A turtle might seem like a great pet for a child who is not very responsible, but turtles require more care than most people realize. Failing to properly care for the turtle could often mean years of living in substandard conditions. To avoid this, you and your child need to carefully consider what it takes to care for the turtle.
What Should You Consider Before Buying a Turtle?
Before you buy the turtle, you should take the time to determine if your child and home are right for the pet. Turtles require specialized care and if your child is young, he or she might not be quite ready for it. Children who are at least nine years of age or older are better suited for the pets.
Contrary to popular belief, turtles will require visits to the vet for checkups and care. Before shopping for a turtle, you and your child should find a vet in your area that can provide the care needed. It is not uncommon for some turtles to experience stress when switching environments. Leaving the pet store to move into your home could be stressful and the vet's expertise might be needed.
Another consideration is that turtles are not social creatures. If your child is looking for a pet that offers high interactions, another reptile pet might be a better choice. However, turtles do become familiar with their owners. The turtle can recognize your child's voice and even might move towards him or her after recognizing your child.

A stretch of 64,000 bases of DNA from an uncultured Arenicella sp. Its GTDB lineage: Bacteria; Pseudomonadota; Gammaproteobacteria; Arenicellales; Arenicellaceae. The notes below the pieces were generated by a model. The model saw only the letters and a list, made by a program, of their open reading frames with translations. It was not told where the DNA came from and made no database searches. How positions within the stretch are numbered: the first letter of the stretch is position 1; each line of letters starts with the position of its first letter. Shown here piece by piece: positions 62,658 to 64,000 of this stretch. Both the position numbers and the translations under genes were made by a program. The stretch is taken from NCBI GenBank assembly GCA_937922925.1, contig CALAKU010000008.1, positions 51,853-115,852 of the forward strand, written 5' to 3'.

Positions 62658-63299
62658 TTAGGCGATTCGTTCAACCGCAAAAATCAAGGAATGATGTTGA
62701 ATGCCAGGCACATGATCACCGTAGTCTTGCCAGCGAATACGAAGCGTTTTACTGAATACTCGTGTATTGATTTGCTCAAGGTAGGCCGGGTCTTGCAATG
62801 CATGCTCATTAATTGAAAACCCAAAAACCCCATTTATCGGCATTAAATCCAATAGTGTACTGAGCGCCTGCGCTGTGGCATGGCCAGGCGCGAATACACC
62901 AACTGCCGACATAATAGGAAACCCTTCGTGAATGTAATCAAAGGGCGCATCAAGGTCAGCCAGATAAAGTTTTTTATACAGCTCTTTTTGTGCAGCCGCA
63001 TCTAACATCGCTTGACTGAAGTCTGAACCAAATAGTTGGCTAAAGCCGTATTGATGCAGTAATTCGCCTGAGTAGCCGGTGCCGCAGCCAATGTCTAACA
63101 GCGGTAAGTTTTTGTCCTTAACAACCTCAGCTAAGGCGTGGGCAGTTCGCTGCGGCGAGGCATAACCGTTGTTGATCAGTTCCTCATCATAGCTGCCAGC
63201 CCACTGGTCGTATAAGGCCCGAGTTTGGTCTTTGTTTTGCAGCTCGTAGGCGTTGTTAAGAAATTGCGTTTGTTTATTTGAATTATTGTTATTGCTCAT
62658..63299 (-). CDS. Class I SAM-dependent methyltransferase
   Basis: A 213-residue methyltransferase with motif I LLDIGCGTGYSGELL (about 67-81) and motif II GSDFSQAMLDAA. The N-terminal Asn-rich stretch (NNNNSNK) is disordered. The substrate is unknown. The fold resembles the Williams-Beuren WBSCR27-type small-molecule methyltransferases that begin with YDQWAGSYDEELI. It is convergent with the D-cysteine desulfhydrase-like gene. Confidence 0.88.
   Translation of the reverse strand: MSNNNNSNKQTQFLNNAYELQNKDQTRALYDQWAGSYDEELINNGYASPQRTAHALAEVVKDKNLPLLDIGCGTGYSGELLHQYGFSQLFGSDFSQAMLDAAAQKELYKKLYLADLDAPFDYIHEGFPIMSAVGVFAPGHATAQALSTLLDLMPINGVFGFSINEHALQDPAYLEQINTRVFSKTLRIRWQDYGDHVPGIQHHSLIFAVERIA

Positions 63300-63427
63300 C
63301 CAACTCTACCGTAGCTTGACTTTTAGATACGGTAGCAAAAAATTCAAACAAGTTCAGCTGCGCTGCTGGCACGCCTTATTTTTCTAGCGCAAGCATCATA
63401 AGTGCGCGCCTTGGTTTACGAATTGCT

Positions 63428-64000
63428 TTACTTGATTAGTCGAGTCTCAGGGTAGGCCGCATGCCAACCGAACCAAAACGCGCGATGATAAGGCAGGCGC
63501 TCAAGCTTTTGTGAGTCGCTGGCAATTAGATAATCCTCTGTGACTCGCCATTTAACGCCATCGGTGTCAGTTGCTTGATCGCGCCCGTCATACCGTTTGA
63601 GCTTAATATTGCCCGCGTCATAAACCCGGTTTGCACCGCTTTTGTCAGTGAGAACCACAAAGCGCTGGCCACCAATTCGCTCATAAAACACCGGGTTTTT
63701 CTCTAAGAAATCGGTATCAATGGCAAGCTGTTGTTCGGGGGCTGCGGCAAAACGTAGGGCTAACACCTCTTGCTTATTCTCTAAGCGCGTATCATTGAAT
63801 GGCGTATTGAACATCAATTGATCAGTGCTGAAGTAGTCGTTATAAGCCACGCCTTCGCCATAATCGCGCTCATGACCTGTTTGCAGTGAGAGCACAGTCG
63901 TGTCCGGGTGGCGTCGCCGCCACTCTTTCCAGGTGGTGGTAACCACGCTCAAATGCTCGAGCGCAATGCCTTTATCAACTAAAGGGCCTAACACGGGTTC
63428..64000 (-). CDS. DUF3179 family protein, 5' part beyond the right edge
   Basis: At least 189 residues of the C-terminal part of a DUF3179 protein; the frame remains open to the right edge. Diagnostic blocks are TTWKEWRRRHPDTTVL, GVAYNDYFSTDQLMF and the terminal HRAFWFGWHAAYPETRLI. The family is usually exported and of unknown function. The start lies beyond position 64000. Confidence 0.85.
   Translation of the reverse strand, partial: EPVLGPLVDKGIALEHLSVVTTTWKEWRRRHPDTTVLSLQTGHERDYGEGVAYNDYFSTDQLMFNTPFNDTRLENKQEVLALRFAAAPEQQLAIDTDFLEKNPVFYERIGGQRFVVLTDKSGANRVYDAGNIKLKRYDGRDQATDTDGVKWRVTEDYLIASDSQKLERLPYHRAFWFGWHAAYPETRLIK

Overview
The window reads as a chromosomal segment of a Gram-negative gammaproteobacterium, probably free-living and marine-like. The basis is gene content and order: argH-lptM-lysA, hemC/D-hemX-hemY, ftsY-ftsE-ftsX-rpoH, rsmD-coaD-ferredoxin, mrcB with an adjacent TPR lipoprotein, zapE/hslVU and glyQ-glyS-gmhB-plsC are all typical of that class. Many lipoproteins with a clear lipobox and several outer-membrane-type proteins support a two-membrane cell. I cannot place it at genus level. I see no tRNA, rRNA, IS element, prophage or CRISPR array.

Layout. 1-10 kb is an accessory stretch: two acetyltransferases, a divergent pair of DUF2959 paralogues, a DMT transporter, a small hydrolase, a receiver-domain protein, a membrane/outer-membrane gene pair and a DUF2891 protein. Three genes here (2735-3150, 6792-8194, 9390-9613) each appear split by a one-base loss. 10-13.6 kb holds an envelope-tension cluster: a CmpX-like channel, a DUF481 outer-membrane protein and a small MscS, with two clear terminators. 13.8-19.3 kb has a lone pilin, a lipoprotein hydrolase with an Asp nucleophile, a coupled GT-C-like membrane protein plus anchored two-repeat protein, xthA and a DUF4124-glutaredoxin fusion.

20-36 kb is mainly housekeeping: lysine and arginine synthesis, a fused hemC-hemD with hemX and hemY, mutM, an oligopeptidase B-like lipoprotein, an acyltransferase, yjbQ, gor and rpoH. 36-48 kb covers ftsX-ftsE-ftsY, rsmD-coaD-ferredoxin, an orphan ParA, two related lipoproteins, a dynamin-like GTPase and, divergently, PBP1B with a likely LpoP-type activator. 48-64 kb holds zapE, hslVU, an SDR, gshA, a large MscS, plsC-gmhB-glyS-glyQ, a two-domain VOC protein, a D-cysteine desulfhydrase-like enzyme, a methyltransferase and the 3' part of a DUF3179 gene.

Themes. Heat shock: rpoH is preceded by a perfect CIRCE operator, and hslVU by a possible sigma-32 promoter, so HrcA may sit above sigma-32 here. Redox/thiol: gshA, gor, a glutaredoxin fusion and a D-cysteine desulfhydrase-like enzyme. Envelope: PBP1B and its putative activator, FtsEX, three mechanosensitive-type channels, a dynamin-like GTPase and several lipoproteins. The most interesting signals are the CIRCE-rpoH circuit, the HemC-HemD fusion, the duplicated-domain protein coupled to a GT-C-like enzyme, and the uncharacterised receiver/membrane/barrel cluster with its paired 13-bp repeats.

How Do You Prepare Space for the Turtle?
If you are moving forward with buying a turtle, you must make sure there is a proper space set up for it. You can start with ensuring its tank is large enough for it. A well taken care of turtle will significantly grow over its lifespan. Your child's starter tank needs to be big enough to allow room for the turtle to grow and have water. A filter will be required to help maintain the cleanliness of the water.
You also need the right food for the turtle on hand. The turtle will need plenty of vitamin A. Foods, such as leafy, green vegetables, can provide the nutrition that is needed. Talk to your turtle's vet about finding the right diet to ensure its health.
In addition to this, you need to make sure your child has a clear pathway to wash his or her hands after handling the turtle or its tank. Turtles carry salmonella and if your child is not careful, he or she could become sick. As an added measure of protection, place a hand disinfectant near the tank.
Contact a shop that has reptiles for sale for more information and assistance.Share